Welcome to another client spotlight!
Last fall I had the privilege to work with English author John Holmes on his latest novel, Lily Upshire is Winning.
Read on to learn more in John’s own words about him and Lily.
What is Lily Upshire Is Winning about?
Initially, a big company that won’t say sorry to a twelve-year-old girl. She refuses to be deterred, while the company makes increasingly generous overtures to her to avoid her request. She persists, and the resulting correspondence soon becomes a cause célebre.
What genre is the book?
Young Adult / New Adult. A quirky coming-of-age novel.
It is common in England, less so nowadays, to ask of someone ‘Are you winning?’ in the sense of: defeating whatever challenges the person addressed is dealing with.
What inspired the book?
I’ve always been fascinated by how something very sophisticated and powerful can be made vulnerable by the failure of the most humble of components. It is a similar principle here.
Tell us about Lily.
At the start of the book, she is approaching her thirteenth birthday. She has no parents or siblings and lives with her grandmother in a loving but often fractious relationship. At school she is an outsider with all the problems typically associated with that. She is sweet-natured but has not yet learned to control her tongue, which gets her in trouble.
Apart from Lily and her grandmother, who are some key characters?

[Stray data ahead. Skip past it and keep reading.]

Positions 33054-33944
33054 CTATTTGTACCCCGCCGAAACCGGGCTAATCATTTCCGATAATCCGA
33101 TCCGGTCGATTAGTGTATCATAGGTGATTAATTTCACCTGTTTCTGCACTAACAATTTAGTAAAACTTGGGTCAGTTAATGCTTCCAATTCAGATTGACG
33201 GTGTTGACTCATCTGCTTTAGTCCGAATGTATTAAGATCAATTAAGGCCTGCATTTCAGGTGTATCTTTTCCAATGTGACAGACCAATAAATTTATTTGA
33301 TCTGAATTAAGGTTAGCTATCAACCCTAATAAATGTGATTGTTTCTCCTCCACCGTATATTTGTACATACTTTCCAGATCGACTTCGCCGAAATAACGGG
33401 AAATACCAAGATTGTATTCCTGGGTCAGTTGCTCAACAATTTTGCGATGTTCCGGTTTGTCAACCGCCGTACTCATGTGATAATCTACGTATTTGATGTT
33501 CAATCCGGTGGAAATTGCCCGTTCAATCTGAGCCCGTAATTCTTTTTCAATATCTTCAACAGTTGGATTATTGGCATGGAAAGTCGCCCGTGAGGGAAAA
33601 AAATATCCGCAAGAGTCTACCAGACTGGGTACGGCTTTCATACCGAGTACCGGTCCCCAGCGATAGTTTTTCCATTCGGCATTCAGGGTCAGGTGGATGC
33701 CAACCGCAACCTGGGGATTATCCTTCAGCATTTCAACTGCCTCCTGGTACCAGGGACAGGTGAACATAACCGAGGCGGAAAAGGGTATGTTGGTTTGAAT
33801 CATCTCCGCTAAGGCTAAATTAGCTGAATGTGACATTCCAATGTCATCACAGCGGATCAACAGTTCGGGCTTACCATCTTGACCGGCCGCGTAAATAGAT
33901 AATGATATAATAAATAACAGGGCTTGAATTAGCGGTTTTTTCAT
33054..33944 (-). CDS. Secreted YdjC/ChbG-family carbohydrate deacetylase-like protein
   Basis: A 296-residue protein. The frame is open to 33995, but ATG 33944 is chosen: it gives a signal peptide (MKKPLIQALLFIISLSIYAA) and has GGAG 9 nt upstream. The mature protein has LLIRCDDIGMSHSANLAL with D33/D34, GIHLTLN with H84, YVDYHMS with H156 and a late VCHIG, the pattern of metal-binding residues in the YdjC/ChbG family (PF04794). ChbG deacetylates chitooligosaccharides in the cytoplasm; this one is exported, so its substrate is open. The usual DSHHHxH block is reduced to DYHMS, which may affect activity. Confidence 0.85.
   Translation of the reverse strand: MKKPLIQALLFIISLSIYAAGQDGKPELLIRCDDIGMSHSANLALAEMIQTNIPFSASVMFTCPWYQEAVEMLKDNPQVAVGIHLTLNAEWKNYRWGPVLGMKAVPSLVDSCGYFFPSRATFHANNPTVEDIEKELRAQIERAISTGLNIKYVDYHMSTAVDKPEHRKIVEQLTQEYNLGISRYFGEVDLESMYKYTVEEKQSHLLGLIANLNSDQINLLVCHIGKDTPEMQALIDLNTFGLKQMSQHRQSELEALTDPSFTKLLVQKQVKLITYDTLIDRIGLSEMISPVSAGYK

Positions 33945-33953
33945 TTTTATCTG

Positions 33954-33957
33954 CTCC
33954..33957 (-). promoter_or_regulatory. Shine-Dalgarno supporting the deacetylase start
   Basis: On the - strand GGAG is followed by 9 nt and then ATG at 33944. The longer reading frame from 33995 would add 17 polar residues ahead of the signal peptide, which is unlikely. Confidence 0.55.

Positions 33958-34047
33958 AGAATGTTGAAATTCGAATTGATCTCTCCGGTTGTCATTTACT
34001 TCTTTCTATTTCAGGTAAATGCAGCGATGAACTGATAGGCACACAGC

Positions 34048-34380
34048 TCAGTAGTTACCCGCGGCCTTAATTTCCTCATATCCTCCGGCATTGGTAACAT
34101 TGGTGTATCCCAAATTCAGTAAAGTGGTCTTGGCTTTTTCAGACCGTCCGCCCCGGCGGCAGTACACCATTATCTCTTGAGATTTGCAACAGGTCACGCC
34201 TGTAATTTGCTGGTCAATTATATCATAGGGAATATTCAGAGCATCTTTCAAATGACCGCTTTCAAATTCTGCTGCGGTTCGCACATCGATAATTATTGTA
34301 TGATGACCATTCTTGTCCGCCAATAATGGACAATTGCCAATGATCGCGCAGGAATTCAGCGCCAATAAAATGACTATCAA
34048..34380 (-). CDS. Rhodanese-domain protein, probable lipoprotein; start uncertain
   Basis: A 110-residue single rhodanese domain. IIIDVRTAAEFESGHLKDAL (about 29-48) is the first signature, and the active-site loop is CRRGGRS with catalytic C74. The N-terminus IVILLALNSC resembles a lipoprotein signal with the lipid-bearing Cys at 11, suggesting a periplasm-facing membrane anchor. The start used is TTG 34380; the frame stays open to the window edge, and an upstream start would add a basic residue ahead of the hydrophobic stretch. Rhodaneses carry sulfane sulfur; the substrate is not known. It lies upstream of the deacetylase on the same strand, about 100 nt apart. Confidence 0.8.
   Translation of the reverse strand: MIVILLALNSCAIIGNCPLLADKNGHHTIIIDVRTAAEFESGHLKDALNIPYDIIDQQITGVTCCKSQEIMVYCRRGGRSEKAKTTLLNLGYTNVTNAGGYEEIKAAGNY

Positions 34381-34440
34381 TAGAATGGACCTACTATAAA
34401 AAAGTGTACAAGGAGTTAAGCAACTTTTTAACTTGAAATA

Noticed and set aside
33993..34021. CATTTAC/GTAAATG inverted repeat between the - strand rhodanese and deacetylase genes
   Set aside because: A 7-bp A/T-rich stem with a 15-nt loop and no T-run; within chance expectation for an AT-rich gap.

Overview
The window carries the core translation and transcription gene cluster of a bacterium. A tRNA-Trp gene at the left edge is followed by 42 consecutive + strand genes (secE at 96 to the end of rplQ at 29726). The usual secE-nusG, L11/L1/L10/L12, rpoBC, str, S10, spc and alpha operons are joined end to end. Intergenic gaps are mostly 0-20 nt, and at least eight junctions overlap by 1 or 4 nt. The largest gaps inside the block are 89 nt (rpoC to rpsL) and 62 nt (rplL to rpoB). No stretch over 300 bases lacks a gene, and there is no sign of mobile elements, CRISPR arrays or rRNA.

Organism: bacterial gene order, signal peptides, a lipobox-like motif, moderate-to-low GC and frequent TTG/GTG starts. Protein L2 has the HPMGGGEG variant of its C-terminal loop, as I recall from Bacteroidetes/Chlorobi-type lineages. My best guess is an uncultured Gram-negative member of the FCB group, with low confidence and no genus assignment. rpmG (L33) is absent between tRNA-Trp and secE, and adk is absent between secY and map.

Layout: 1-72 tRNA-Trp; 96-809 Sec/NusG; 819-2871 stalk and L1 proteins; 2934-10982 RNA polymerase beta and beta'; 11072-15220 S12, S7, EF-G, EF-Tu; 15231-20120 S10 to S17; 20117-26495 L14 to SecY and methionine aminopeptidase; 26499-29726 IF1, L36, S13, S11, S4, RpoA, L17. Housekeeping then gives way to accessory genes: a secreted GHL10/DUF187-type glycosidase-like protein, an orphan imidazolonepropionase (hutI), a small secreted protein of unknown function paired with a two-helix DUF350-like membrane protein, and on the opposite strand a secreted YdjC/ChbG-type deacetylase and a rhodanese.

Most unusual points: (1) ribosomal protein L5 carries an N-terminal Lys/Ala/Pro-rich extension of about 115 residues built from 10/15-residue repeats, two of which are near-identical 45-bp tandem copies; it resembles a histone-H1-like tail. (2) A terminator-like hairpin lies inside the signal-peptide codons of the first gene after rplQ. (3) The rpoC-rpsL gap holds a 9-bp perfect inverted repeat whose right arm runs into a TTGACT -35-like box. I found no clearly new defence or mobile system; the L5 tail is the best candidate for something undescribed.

The neighbours, Nancy and Fred Peacemaker, are professional claimants and they are instrumental in turning Lily’s request for an apology into a campaign. Frank Salesman is the embodiment of the big company, greedy to acquire struggling businesses and absurdly over-ambitious, but in his heart he means well. He talks constantly in colourful American expressions. The book is in part a celebration of these idioms.
The blurb mentions satire and surrealism – what does that refer to?
It is mainly in the corporation’s behaviours and actions which are exaggerated to absurdity. There are passages that are on the border between dream and reality.
What was the involvement of writers’ groups?
Over two years, extracts covering a majority of the manuscript were read aloud at writers’ groups where people share their work. Lily’s story has been a popular regular with the groups I belong to.
What is the best writing advice you ever heard?
Nancy Mitford’s exhortation not to be boring was intended generally, but it goes a long way when it comes to writing, which of course she was an excellent exemplar of. I can’t wait for the upcoming TV adaptation of The Pursuit of Love.
Be sure to go check out Lily for yourself!
And follow John on Twitter to keep up to date with him and his future projects.
Need proofreading or copyediting help? Contact me!
Thanks for spending this time together. See you again soon.